Bond Duration |
Let: B = maturity value of the bond c = coupon rate (per period) y = yield rate (per period) n = periods to maturity (... could be months, years, etc.)
Then: That means, a weighted average of the numbers 1, 2, 3, ...., n (these, after all, are the times we are averaging.) After these many periods all the n payments of $cB AND the maturity value of $B have been received.
Aah, but the weights are the present value of these payments, namely: A Definition: If we have weights called w_{1}, w_{2}, w_{3}, ... , w_{N} then the weighted average of the numbers 1, 2, 3, ..., N is (by definition) Numerator/Denominator where: Numerator = [1 w_{1} + 2 w_{2} + 3w_{3} + ... + N w_{N}] and Denominator = [w_{1} + w_{2} + w_{3} + ... + w_{N}] We start with the Denominator ('cause it's easier): Denominator = cB/(1+y)+cB/(1+y)^{2}+cB/(1+y)^{3}+ ... +cB/(1+y)^{n}+B/(1+y)^{n} which is so obscene that we let x = 1/(1+y) and get: Denominator = cB x {1 + x + x^{2} + x^{3} + ... + x^{n-1} } + B x^{n}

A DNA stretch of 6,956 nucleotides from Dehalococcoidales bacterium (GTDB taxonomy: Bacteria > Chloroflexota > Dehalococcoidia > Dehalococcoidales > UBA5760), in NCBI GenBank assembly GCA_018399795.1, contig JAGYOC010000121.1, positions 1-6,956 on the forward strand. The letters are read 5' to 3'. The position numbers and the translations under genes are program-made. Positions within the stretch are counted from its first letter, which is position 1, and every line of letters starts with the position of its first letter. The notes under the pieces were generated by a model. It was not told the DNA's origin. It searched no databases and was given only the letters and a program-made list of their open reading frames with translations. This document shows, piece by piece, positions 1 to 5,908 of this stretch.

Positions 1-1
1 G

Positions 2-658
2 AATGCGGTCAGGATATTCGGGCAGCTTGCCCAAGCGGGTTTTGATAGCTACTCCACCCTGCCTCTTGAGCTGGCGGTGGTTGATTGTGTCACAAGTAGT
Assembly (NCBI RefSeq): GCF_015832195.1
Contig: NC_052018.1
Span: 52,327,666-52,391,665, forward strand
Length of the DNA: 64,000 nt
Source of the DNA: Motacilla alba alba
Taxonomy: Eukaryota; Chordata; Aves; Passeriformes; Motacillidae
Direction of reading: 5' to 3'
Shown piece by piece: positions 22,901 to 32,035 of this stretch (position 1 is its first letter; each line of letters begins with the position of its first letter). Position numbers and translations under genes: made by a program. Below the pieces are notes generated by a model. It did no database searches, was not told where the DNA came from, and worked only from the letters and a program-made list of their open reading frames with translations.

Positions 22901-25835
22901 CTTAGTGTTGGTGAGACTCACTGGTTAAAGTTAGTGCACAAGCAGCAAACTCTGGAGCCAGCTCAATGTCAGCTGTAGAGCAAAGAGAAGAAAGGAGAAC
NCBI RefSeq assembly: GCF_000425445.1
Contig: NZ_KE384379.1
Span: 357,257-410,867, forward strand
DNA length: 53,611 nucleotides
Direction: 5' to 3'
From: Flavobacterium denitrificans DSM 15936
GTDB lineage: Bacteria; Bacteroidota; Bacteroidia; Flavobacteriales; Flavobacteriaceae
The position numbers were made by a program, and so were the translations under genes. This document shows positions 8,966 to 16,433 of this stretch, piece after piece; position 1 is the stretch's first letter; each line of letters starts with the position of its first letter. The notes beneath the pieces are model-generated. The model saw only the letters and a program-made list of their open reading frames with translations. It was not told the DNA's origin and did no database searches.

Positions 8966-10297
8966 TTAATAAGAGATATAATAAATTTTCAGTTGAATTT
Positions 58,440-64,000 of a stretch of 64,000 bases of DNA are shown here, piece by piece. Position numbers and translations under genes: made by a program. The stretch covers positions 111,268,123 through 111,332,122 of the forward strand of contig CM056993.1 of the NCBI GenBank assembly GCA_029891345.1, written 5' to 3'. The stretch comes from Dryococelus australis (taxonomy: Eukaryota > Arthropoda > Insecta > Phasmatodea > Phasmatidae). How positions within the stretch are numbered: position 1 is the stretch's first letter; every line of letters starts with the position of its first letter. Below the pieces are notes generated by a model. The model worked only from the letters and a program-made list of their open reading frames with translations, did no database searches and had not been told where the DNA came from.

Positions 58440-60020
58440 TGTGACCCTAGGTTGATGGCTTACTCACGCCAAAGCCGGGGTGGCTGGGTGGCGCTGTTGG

The sum is a geometric series so we use the magic formula: Denominator = cB {x (x^{n}-1)/(x-1)} + B x^{n}.
Now, on to the Numerator where, again for simplicity, we let x = 1/(1+y):
Surprise! This sum is the derivative of an earlier sum!
so 1 + 2x+ 3x^{2}+...+ nx^{n-1}
and DURATION = Numerator/Denominator becomes Now replace x by 1/(1+y) and simplify^{!?$#&*}: ^{!?$#&*}: You didn't expect me to simplify, right? But I can tell you that x/(x-1) = -1/y. See also Bonds 'n Stuff |